The Mask of Doom
A profile of MF Doom.
A profile of MF Doom.
Tekashi 6ix9ine was SoundCloud rap’s most notorious star. But the same instincts that made him huge may put him in prison for years
On the 13-member rap collective Brockhampton.
On the relationship between rivalry and creativity.
A profile of rapper Mac Miller published on September 6, the day before he died.
How 88rising is making a place for Asians in hip-hop.
T La Rock was one of the pioneers of hip-hop. But after an attack put him in a nursing home, he had to fight to recover his identity, starting with the fact that he’d ever been a rapper at all.
The story of Deso Dogg, a German rapper-turned-ISIS propagandist who may or may not have been killed in an airstrike.
“Life has a soundtrack. And certain music is a soundtrack to a certain type of identity or feeling. 50 Cent, the Game, and those kinds of guys—they made us feel like our lives were worth nothing, basically.”
Steve Miller had a clear-cut legal case when the Geto Boys used his guitar-hook in their raunchy 1990 single “Gangster of Love.” The racial implications weren’t so simple.
Excerpted from The Geto Boys(Bloomsbury’s 33 1/3 series, 2016) .
The 22-year-old rapper on escaping North Long Beach and his desire to be a “regular” guy.
A profile of Erykah Badu.
How 23-year-old Metro Boomin became every rapper’s favorite producer.
“Thug is alone even in a room full of people. He is unapproachable. He radiates volatility. I can't even imagine him making actual, on-purpose eye contact with another human. Looking into a person's eyes—seeking some kind of a connection—is an admission of neediness, and Young Thug would rather be shot dead in the street than need a thing from another human being.”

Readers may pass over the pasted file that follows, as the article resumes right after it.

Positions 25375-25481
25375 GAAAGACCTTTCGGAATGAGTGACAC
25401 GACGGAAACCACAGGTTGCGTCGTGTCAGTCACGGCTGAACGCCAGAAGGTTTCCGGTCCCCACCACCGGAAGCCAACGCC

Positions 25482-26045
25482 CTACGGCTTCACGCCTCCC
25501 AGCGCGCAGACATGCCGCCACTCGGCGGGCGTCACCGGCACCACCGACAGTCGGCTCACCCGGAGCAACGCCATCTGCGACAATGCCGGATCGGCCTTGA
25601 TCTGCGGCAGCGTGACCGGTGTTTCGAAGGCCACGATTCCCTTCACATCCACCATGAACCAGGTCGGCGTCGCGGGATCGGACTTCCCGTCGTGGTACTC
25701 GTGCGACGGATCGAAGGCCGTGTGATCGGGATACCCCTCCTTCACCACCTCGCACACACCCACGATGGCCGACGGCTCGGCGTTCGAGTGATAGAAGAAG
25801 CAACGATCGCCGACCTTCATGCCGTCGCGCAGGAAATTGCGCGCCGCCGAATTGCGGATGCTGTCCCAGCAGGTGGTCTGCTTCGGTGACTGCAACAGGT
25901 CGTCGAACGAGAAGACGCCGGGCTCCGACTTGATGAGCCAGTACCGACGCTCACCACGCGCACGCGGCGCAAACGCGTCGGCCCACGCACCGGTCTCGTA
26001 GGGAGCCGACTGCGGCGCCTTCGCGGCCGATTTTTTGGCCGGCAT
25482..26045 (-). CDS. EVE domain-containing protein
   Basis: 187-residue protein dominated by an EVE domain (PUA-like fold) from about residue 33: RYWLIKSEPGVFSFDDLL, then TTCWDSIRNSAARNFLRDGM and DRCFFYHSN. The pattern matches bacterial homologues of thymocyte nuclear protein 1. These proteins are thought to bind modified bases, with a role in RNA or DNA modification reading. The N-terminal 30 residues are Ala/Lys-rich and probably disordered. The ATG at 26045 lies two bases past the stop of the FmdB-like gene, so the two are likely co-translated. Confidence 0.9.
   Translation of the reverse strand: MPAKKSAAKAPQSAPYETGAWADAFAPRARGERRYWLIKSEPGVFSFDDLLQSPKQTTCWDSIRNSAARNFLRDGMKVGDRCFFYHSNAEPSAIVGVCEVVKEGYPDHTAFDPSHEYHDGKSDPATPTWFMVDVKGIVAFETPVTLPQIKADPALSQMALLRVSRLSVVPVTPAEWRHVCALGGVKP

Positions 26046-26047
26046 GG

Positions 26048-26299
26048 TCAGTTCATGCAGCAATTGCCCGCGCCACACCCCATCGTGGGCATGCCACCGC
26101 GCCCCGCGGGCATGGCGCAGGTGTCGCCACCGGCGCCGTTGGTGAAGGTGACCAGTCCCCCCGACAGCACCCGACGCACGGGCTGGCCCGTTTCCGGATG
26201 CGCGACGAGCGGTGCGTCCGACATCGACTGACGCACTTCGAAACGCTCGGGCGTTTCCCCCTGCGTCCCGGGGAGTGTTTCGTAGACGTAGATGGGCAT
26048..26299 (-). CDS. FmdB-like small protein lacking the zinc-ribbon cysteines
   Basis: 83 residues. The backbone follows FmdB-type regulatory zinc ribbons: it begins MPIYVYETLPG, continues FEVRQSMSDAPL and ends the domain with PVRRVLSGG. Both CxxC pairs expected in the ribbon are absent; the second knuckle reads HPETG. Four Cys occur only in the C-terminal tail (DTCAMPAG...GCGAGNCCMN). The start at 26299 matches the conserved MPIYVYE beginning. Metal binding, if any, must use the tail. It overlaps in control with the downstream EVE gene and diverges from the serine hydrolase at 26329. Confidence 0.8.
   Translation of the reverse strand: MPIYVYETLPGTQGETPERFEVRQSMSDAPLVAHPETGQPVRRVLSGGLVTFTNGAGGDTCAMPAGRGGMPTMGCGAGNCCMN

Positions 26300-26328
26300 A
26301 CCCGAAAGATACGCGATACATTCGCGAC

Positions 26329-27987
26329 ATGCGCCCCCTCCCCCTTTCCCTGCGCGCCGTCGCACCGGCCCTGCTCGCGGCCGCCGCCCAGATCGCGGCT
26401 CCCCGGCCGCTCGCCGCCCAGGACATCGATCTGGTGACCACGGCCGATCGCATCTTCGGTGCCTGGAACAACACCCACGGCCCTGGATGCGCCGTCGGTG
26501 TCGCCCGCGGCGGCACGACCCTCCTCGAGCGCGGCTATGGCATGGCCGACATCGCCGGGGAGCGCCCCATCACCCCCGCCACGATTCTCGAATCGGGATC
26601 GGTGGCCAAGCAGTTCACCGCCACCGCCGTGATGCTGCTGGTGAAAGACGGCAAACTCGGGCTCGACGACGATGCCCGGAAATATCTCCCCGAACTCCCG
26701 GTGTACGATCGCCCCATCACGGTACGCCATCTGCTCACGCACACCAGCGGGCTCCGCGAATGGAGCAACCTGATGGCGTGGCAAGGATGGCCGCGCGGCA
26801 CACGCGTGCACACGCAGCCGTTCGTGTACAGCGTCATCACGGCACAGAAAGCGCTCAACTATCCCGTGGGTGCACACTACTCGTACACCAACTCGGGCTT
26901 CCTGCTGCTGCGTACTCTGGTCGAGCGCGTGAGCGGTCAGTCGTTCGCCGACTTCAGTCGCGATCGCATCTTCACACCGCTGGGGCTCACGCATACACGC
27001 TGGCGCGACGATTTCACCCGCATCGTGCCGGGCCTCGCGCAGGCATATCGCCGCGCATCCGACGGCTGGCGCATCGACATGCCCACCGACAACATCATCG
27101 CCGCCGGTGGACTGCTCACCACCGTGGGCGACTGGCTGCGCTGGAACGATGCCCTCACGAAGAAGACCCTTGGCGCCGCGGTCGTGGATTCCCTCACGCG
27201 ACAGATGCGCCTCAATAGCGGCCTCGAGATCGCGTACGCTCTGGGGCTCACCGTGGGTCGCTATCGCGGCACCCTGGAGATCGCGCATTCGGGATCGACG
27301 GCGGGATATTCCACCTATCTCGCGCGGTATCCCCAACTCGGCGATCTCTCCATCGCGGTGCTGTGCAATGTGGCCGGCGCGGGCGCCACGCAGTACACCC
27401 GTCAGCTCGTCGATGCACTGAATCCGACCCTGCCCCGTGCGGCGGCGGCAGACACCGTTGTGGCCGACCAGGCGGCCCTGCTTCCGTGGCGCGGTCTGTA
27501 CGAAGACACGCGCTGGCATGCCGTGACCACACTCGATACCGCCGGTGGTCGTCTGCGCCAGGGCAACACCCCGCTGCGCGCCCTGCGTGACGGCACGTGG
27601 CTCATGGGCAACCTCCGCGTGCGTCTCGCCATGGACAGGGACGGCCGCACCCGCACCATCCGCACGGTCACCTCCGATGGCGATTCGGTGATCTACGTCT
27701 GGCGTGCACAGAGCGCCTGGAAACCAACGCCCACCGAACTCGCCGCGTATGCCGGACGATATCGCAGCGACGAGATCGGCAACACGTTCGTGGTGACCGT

“On paper, [DJ Khaled] doesn’t make a whole lot of sense. He’s released eight full-length albums but doesn’t actually rap on any of them. He’s perhaps the most quoted figure in hip-hop, able to create viral catch phrases with an ease that marketing executives dream about. He’s played a serious role in the hip-hop industry throughout his career, yet he’s perceived almost exclusively as a meme by fans across the nation.”
A profile of Killer Mike, the self-described “gangsta rap suburban father” whose speech about Ferguson went viral last fall.
“Missy (Misdemeanor) Elliott, the twenty-five-year-old hip-hop performer who is energetically redefining the boundaries of rap music, is a singer, a songwriter, an arranger, a producer, and a talent scout. Six months ago, few people outside the music industry had heard of her; six months from now, it will be necessary to pretend that you’ve known about Missy Elliott for years.”
An oral history of Gucci Mane’s many rises and falls.
Spins from the DJs at Atlanta’s seminal Magic City strip club can turn nobodies into hip-hop stars.
His health failing and his business in tatters, the head of Death Row Records faces murder charges that could put him away for life.
Previously: Does a Sugar Bear Bite? (Lynn Hirschberg • New York Times Magazine • Jan 1996)
Scott Storch, a producer who earned six figures for beats he made in less than an hour, was worth an estimated $70 million. Then he blew it all in a bizarre cocaine binge.
He went from a viral pop hit to an arrest for conspiracy to murder charges in just under six months. Was Bobby Shmurda “too real” for his label?
A week at Coachella with the rapper and some mushrooms.
360 degree deals and the music industry’s new hostages.
The rapper who never grew up.